Is Mark 16:9-20 inspired or not?

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  • Is Mark 16:9-20 inspired or not?

    I don't think it is.

    What do others think?

  • #2
    Mark 16:9-20 did not appear in the earliest versions of the manuscript, but before knowing whether it was divinely inspired or greated by a more secular source, we'd need to know its origin. Was it taken from one of the Apocrypha, added from a now lost manuscript, or added at the decison of a churchman or politician? Some sources suggest it dates from the second century, which puts that section's origin date at much the same time as the rest of Mark.

    It may not have been part of that gospel originally, but that doesn't mean its writing and addition wasn't divinely inspired. It has been present in the Bible since early times, and it has been allowed to remain through the various councils. If God didn't want it there his will could have removed it at some point over the centuries.
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    • #3
      Originally posted by Faber View Post
      I don't think it is.

      What do others think?
      Doesn't really matter to me. There is no new information or contradictory doctrine as a result. If the message was solely based on Mark 16:9-20 I wouldn't use it as Scriptural reference, but because it is consistent with the rest of Scripture I wouldn't hesitate to use it.

      God bless,
      William
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      • #4
        Don't you think going unharmed from drinking any deadly poison is new information (Mark 16:18)?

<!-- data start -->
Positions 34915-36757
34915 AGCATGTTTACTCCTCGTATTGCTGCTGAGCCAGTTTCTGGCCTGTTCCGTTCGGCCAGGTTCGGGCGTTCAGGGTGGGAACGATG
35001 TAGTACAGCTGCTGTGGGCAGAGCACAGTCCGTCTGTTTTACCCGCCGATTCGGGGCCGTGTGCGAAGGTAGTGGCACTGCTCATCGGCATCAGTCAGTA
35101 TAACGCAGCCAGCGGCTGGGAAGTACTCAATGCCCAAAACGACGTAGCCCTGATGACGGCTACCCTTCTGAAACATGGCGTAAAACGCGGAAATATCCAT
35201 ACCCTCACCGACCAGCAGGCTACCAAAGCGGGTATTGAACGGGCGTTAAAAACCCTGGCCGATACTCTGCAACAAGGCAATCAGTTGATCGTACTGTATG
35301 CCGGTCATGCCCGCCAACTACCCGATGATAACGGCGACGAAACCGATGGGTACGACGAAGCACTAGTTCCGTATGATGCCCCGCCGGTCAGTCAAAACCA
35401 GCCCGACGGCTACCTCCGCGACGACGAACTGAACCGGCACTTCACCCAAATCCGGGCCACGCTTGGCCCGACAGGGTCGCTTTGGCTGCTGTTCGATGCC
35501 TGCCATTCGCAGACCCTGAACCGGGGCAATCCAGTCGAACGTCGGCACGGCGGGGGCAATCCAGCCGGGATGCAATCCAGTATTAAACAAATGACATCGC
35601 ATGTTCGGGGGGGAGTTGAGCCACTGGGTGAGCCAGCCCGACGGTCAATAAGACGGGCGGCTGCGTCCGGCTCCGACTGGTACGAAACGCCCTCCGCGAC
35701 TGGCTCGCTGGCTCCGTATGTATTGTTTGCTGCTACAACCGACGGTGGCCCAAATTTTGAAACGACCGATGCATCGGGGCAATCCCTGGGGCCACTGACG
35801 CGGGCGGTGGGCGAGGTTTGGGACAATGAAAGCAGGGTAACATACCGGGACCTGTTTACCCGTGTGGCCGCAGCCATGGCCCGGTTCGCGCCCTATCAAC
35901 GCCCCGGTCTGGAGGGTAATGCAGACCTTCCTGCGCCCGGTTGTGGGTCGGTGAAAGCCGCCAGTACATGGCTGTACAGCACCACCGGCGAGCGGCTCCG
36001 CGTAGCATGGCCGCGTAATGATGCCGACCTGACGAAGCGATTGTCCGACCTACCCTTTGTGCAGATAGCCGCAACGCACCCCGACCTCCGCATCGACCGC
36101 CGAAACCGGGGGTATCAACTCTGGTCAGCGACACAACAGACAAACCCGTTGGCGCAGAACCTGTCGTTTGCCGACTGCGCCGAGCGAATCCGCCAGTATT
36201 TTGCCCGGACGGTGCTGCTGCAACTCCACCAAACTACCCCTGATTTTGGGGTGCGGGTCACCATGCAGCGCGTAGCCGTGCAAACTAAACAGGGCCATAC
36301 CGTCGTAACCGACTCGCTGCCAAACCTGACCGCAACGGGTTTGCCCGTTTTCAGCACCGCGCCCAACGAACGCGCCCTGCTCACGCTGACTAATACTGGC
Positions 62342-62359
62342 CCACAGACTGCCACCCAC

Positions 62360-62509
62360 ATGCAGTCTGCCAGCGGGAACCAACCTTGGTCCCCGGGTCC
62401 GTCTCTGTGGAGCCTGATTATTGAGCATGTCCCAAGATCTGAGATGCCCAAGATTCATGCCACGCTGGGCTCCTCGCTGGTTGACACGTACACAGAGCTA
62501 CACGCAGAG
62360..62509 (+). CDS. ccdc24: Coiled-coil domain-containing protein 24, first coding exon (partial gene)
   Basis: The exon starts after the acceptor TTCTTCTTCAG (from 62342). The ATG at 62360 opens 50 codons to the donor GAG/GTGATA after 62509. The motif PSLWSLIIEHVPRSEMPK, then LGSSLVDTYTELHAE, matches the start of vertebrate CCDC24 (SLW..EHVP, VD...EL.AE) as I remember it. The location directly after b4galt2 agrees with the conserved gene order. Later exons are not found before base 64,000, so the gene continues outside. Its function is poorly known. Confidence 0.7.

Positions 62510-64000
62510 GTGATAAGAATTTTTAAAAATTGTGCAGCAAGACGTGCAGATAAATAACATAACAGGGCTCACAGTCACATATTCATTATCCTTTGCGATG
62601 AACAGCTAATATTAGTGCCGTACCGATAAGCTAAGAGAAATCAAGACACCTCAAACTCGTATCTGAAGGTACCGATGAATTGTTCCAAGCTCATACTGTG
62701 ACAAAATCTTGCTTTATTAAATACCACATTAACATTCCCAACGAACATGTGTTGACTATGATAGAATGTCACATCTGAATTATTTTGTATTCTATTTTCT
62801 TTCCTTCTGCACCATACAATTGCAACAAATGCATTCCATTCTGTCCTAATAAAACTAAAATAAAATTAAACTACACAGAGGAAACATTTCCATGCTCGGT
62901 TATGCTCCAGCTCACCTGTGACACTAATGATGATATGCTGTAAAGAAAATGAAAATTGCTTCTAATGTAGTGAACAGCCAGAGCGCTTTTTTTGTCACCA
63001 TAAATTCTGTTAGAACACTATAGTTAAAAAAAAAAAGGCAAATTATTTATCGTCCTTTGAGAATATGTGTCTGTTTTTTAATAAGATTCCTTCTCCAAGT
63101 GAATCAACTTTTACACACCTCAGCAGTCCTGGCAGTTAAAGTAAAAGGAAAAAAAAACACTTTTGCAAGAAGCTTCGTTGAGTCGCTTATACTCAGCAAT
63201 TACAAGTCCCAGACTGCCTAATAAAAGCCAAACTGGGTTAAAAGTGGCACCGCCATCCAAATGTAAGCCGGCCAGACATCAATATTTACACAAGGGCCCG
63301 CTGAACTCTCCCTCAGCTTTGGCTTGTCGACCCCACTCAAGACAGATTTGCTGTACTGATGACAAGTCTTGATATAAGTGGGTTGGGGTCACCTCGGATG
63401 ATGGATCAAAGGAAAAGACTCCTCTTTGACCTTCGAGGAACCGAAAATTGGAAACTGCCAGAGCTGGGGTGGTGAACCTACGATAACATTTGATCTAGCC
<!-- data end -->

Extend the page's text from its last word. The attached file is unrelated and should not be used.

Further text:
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        • #5
          One of the promises for believers is, "they will pick up serpents with their hands." Acts 28:3-6 tells us that Paul did that.

          When Paul had gathered a bundle of sticks and put them on the fire, a viper came out because of the heat and fastened on his hand. When the native people saw the creature hanging from his hand, they said to one another, “No doubt this man is a murderer. Though he has escaped from the sea, Justice has not allowed him to live.” He, however, shook off the creature into the fire and suffered no harm. They were waiting for him to swell up or suddenly fall down dead. But when they had waited a long time and saw no misfortune come to him, they changed their minds and said that he was a god. (Acts 28:3-6)
          Clyde Herrin's Blog
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          • #6
            Originally posted by ChatterBox
            Mark 16:9-20 did not appear in the earliest versions of the manuscript, but before knowing whether it was divinely inspired or greated by a more secular source, we'd need to know its origin. Was it taken from one of the Apocrypha, added from a now lost manuscript, or added at the decison of a churchman or politician? Some sources suggest it dates from the second century, which puts that section's origin date at much the same time as the rest of Mark.

            It may not have been part of that gospel originally, but that doesn't mean its writing and addition wasn't divinely inspired. It has been present in the Bible since early times, and it has been allowed to remain through the various councils. If God didn't want it there his will could have removed it at some point over the centuries.
            Hi CB, the majority of scholars believe The Gospel of Mark was actually the first Gospel written in years 65-70 AD.
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            • #7
              Originally posted by Faber View Post
              I don't think it is. What do others think?